Albrighton, Bridgnorth

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Coordinates: 52°38′04″N 2°16′37″W / 52.6344°N 2.2770°W / 52.6344; -2.2770

Albrighton
Albrighton is located in Shropshire
Albrighton
Albrighton
 Albrighton shown within Shropshire
Population 4,157 
OS grid reference SJ812041
Unitary authority Shropshire
Ceremonial county Shropshire
Region West Midlands
Country England
Sovereign state United Kingdom
Post town Wolverhampton
Postcode district WV7
Dialling code 01902
Police West Mercia
Fire Shropshire
Ambulance West Midlands
EU Parliament West Midlands
UK Parliament The Wrekin
List of places
UK
England
Shropshire

Albrighton is a large village (population 4,157 in the 2001 census) and civil parish in Shropshire, England. It is located to the northwest of Wolverhampton and is best described as a dormitory village for the city. It is 11.3 miles from Bridgnorth and used to be within the now defunct Bridgnorth district; it is now part of the Shropshire Council unitary authority.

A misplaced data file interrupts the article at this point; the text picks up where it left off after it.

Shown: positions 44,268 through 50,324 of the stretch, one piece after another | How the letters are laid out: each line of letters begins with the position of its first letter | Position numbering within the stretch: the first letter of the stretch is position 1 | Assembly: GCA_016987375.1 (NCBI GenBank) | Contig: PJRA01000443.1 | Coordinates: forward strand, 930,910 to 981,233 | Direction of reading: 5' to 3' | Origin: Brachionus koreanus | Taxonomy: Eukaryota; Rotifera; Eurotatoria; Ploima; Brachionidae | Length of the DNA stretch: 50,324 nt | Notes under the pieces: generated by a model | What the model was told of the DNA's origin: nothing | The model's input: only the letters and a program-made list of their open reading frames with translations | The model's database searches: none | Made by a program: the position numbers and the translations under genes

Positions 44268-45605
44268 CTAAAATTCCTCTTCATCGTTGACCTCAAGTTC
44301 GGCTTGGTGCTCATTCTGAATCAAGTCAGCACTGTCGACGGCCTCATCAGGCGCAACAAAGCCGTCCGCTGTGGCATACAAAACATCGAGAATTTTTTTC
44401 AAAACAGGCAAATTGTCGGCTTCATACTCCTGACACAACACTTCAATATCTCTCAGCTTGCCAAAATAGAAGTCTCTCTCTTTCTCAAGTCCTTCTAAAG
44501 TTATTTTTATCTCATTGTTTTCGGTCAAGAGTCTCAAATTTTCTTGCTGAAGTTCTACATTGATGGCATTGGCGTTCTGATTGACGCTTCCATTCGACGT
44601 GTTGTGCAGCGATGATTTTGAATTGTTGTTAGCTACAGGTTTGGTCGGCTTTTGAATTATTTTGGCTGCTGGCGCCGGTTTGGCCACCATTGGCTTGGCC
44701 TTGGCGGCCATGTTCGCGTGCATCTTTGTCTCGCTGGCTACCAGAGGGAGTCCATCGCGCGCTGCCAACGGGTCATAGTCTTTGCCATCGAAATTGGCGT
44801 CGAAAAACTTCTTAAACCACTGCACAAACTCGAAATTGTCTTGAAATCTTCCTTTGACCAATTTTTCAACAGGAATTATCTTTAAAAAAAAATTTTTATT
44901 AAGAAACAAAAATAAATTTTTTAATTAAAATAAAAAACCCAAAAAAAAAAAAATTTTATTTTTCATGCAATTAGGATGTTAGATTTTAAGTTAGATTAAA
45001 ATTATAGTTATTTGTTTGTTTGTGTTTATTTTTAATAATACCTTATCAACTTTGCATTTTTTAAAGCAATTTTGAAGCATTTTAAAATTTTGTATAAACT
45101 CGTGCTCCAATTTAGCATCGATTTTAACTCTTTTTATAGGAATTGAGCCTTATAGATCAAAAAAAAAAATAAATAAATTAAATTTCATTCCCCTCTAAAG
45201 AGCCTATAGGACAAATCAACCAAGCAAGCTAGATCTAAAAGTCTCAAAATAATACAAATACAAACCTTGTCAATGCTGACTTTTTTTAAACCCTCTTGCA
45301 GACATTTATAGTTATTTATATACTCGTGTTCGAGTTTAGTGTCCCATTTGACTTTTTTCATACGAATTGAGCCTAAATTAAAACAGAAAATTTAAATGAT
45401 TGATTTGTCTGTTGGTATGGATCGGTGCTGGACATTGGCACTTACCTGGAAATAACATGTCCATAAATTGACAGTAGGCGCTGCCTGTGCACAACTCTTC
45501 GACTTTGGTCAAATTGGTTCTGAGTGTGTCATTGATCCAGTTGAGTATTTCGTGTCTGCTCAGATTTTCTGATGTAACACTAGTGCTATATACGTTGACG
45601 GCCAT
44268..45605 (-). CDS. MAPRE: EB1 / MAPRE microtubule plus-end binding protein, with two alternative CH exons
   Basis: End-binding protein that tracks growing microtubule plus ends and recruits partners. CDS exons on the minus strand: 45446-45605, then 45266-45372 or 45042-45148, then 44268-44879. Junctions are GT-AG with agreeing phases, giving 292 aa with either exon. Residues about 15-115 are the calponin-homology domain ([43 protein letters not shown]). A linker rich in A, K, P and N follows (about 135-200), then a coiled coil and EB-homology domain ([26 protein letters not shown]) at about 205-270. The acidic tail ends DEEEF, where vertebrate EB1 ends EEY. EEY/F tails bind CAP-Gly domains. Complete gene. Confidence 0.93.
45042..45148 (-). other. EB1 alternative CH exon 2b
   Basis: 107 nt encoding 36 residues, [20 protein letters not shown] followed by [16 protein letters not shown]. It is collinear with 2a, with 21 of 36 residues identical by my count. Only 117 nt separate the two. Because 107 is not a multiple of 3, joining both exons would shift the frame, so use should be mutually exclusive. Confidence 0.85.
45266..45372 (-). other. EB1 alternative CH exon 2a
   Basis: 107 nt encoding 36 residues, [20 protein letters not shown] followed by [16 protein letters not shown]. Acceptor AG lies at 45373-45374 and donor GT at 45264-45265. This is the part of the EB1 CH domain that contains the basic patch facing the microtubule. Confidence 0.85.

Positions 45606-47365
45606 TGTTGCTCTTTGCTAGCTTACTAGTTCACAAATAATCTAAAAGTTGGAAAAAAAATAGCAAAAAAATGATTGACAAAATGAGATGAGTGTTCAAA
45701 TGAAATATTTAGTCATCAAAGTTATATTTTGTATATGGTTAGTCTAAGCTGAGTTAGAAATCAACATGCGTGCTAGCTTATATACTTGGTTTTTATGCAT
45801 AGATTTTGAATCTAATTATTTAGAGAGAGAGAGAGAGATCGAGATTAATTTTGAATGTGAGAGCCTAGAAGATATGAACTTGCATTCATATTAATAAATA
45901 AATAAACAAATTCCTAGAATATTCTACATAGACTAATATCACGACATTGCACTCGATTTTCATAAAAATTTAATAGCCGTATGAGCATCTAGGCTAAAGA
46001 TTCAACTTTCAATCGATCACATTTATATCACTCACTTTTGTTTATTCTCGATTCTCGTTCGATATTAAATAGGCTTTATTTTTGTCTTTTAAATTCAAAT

The village has a railway station, which is on the Shrewsbury to Wolverhampton Line. Very close by is RAF Cosford and the M54 motorway. The village is the most easterly settlement in Shropshire. Immediately to the north is the hamlet and parish of Donington.

History[edit]

Mentioned in the Domesday book as Albricston or the home/farm of Albric, it received its charter in 1303, which was renewed in 1662 for rather unusual reasons. The charter declared that "because Albrighton (then) adjoined Staffordshire on the east, south and west sides, felons and other malefactors fled Staffordshire to escape prosecution because there was no resident justice of the peace in that part of Shropshire".